2019 was another year filled with interesting research on eating disorders. Here are a few of the studies Columbus Park found to be particularly interesting and impactful to our practice:

 

 

Timing of risk factors leading to the emergence of an eating disorder. Nearly half of the youth within the study showed that first the individual would feel pressure to be thin (or internalized the thin ideal), then showed negative perception of body and low body satisfaction, then completed unhealthy dieting, and finally demonstrated an onset of an eating disorder. Another 29 percent of the study had only one step in the sequence switched around. (Stice, Van Ryzin, 2019).

 

Dissonance-based group treatment is more effective than mindfulness-based treatment for eating disorders. Dissonance-based interventions include introducing ideas contrary to the thin ideal, such as teaching participants to reject the media’s portrayal of beauty. (Stice, Rohde, Shaw, & Gau, 2019).

 

Parents understand that recovering from an eating disorder is multidimensional, not just based on weight. Other domains demonstrated by the parents in the study include: weight restoration, symptom reduction, engagement in social and occupational activities, finding life meaningful, demonstrating cognitive flexibility and emotional well-being. (Accurso, Sim, Muhlhein, & Lebow, 2019).

 

We’re interested in middle-aged women with eating disorders, not just young women. This study discussed the impact of hormones on eating disorders on women nearing perimenopause and menopause. (Baker, Eisenlohr-Moul, Wu, Schiller, Bulik, & Girdler, 2019).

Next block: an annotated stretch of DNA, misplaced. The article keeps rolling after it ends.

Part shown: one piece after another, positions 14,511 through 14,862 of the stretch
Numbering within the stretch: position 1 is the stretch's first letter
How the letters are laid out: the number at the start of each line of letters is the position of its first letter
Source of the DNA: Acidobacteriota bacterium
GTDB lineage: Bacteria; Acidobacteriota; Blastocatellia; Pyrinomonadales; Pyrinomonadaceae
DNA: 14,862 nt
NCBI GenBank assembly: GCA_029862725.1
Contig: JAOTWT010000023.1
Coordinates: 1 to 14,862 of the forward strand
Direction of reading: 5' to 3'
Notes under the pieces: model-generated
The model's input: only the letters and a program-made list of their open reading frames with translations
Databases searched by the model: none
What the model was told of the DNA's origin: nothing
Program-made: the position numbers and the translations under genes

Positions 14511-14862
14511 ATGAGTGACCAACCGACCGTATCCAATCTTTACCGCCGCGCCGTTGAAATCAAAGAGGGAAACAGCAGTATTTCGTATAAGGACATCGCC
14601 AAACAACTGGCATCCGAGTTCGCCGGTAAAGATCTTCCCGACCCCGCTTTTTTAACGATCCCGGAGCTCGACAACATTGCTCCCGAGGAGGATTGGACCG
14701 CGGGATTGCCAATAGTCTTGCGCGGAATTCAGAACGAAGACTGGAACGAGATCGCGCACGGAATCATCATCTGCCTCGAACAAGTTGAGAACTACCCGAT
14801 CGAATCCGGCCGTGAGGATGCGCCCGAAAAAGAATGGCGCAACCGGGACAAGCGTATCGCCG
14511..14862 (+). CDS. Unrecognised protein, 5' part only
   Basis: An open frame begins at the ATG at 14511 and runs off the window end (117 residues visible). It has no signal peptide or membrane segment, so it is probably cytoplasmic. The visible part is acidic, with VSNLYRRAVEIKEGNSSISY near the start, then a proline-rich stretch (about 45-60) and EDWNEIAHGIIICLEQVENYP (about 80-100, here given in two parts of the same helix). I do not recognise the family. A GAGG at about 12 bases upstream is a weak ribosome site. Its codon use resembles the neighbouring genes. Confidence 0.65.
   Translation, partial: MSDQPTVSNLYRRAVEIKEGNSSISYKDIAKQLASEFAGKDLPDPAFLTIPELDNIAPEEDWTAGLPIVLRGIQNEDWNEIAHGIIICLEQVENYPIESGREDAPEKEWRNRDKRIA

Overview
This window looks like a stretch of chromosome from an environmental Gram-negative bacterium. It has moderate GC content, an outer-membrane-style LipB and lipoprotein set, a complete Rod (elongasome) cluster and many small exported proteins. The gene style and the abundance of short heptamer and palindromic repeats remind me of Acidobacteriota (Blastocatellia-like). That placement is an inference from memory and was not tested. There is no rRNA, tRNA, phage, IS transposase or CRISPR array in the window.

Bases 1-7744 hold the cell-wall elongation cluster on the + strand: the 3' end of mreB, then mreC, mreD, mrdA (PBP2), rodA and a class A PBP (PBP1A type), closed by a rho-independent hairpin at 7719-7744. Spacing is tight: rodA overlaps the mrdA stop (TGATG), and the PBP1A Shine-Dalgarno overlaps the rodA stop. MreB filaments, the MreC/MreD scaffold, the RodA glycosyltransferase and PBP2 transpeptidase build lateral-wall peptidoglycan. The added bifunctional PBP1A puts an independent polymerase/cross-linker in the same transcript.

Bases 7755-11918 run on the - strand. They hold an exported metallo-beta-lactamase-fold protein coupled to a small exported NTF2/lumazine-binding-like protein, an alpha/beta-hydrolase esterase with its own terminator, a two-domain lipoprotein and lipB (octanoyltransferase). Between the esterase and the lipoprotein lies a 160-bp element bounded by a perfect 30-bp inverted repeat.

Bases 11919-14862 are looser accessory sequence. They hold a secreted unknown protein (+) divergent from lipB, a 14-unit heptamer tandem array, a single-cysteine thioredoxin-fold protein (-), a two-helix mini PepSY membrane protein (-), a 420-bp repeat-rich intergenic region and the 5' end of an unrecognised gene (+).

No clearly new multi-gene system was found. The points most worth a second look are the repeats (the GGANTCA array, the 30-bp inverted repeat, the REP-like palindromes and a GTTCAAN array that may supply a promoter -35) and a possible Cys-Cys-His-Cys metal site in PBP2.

Cognitive rigidity and heightened attention to detail are characteristics that associate with the severity of eating pathology. This study looked at a sample size of 143 participants in an in-patient eating disorder program. (Wang, Gray, Cogniglio, Murray, Stone, Becker, Thomas, & Eddy, 2019).

 

Women dating men who watch porn show an increase in eating disorder symptoms. In this survey study, women may have felt pressured by the thin ideal portrayed in sex media. (Tylka, Calogero, 2019).

 

Self-compassion leads to lower levels of body dissatisfaction. The study, which surveyed high school students, concluded that those with greater levels of self-compassion are less at risk for eating disorders. (Pullmer, Coelho, & Zaitsoff, 2019).

 

Those with anorexia nervosa have a blunted response to fear – but not to sadness. This study watched the participants’ blink responses to film clips. (Brockmeyer, Pellegrino, Maier, Munch, Harmer, Walther, Herzog, & Friederich, 2019)

 

Adolescents with anxiety conditions at higher risk of engaging in fasting to control weight.  Fasting behavior is known to precede anorexia nervosa and is a common behavioral symptom of anorexia nervosa. In particular, anxiety disorders in mid-late adolescence predictive of fasting later on. (Lloyd, Haase, Zerwas, & Micali.  2019)